After fellow Londoners in The Big Pink warmed up the already jam-packed Wrigleyville venue, the crowd buzzed with anticipation for Wolf Alice to take the stage. Returning for the first time since July, when they played a special, one-off show at Schubas Tavern, the four piece had yet to play Chicago since the September 2017 release date of their sophomore album, Visions of a Life. For many of the fans at The Metro, this would be their first time seeing Wolf Alice in years, as their special Schubas show sold out in minutes, allowing just under 200 lucky fans to get tickets.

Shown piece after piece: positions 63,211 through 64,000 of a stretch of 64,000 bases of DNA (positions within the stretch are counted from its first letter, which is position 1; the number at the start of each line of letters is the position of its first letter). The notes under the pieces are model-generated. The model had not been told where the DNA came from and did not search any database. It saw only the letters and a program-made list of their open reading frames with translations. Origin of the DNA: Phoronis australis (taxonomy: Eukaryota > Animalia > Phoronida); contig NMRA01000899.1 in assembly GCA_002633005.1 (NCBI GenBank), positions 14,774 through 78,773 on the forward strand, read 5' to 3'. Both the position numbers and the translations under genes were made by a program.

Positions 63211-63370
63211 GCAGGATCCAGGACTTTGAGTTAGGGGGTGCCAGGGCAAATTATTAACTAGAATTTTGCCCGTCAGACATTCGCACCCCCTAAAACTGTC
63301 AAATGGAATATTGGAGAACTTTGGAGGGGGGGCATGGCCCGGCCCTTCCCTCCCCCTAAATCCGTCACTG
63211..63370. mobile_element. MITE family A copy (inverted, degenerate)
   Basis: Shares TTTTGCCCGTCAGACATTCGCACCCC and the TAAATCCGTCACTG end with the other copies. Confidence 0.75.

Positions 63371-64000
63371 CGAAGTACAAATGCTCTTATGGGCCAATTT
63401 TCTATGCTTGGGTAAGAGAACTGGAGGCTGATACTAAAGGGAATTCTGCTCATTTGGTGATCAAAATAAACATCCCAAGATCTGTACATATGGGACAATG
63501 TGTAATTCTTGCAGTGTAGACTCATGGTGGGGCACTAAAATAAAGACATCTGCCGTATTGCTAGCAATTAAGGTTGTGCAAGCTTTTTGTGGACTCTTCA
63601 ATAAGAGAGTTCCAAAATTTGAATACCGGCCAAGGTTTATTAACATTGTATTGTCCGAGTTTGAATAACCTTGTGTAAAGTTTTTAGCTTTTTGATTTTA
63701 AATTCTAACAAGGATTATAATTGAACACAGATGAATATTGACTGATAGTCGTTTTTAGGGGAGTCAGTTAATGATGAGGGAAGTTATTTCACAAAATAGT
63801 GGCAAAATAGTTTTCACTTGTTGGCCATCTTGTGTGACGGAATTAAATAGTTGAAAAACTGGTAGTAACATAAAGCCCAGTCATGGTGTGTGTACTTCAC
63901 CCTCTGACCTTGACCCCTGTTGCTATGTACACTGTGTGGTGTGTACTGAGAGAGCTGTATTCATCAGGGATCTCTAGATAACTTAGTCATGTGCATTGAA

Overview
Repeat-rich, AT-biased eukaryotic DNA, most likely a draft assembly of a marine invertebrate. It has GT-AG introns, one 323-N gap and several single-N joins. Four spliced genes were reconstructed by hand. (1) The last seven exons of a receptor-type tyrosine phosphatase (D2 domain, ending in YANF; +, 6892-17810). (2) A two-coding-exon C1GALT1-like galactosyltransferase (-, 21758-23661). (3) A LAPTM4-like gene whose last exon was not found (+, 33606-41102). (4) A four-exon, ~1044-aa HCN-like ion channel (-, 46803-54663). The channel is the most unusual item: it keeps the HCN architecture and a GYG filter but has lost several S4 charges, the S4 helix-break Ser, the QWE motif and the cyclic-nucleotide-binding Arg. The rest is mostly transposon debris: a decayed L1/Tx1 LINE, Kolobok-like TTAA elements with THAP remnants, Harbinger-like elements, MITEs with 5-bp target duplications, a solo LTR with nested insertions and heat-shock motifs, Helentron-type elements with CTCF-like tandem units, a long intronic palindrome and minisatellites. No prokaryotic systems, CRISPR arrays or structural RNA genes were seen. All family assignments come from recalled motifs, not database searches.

This time, more than 1,000 enthusiastic fans enthusiastically soaked up Wolf Alice’s remarkable live show. Very few bands are able to create something as special as Wolf Alice does, without any fancy bells and whistles or special effects; their live shows are driven by each band member leaving everything they have on the stage each and every night. Throughout the band’s entire discography, lead singer and guitarist Ellie Rowsell has demonstrated an incredible, emotive ability with her vocal range and technique, singing in a delicate falsetto in one song (or even one moment of a song), before transitioning right into a hearty growl in another. Live, Rowsell not only keeps up with her vocal ability in the studio version, she amplifies the power behind each and every lyric. Just like Rowsell throws her emotions and entire energy into her singing onstage, she and her bandmates all do the same with their instrument playing. Throughout the show, bassist Theo Ellis and guitarist Joff Oddie remained in motion the entire time, flinging around their guitars, holding their instruments up, and stepping out onto the edge of the stage to add even more passion into their already energetic playing.